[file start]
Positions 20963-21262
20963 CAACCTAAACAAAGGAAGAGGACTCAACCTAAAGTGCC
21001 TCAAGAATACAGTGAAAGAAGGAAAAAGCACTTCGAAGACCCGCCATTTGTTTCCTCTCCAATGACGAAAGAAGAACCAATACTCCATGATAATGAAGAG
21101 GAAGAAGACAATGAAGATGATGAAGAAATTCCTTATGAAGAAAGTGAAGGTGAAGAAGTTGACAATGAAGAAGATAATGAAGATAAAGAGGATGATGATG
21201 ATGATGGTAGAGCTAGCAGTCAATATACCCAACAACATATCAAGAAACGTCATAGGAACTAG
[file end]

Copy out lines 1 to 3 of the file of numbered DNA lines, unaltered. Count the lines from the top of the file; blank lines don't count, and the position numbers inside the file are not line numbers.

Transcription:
Positions 20963-21262
20963 CAACCTAAACAAAGGAAGAGGACTCAACCTAAAGTGCC
21001 TCAAGAATACAGTGAAAGAAGGAAAAAGCACTTCGAAGACCCGCCATTTGTTTCCTCTCCAATGACGAAAGAAGAACCAATACTCCATGATAATGAAGAG